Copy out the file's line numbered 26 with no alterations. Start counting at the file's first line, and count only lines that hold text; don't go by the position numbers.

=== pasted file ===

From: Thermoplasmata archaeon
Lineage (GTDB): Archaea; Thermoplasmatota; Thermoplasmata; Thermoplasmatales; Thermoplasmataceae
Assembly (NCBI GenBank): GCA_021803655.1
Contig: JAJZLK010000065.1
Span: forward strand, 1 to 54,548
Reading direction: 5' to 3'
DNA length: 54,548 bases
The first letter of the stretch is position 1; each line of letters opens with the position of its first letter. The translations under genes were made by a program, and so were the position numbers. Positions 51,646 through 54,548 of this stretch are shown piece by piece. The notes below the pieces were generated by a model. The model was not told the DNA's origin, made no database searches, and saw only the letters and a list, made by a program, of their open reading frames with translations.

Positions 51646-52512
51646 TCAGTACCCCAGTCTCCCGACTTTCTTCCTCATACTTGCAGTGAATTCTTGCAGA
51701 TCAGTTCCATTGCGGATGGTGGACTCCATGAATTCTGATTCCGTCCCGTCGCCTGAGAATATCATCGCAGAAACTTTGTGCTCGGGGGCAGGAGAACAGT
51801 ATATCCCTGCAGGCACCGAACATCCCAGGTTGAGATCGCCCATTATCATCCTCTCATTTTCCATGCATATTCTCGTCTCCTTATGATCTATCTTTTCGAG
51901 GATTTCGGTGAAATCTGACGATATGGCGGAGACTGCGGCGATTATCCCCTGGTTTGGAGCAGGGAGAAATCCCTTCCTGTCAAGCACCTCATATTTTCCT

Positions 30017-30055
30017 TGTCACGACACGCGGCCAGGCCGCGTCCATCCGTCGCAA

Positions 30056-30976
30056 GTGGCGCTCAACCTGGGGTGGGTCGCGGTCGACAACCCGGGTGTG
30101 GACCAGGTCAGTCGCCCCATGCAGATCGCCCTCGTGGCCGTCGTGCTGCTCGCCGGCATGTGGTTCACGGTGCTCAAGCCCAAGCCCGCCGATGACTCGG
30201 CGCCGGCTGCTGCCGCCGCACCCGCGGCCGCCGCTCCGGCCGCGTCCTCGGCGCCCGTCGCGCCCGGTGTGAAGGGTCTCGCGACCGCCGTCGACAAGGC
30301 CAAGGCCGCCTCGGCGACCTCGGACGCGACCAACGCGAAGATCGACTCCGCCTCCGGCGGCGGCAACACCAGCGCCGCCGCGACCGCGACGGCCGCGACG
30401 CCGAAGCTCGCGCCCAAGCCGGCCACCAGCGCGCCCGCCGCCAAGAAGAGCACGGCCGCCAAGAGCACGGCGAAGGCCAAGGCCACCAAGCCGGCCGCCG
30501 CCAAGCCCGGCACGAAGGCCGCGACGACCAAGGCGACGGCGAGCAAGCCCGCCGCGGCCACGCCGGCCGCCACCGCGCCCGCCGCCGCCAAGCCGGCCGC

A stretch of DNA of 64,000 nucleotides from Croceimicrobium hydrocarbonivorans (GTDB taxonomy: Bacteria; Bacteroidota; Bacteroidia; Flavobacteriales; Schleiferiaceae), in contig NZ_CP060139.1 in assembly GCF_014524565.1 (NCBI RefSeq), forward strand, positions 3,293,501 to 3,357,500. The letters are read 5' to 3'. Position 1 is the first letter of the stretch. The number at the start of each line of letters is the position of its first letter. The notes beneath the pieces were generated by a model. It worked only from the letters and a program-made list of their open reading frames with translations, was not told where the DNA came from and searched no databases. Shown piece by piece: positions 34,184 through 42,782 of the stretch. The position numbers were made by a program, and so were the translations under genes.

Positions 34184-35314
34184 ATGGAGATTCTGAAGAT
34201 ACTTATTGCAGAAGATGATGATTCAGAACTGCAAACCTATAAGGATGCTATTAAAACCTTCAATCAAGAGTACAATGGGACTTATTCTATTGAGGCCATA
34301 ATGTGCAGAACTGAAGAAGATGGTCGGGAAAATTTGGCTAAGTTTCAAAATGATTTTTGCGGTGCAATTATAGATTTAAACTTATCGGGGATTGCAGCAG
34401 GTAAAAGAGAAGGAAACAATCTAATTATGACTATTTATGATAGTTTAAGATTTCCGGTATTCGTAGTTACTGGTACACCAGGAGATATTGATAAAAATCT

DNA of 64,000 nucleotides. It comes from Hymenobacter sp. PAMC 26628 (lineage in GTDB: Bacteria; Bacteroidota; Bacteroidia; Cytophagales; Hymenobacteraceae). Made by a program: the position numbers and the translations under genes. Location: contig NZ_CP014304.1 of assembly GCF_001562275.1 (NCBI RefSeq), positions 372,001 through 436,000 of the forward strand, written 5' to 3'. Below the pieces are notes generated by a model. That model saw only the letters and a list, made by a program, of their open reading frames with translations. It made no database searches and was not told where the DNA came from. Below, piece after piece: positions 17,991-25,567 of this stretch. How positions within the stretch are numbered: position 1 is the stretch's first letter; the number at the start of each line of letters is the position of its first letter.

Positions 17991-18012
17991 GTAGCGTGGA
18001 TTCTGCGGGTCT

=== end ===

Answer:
34201 ACTTATTGCAGAAGATGATGATTCAGAACTGCAAACCTATAAGGATGCTATTAAAACCTTCAATCAAGAGTACAATGGGACTTATTCTATTGAGGCCATA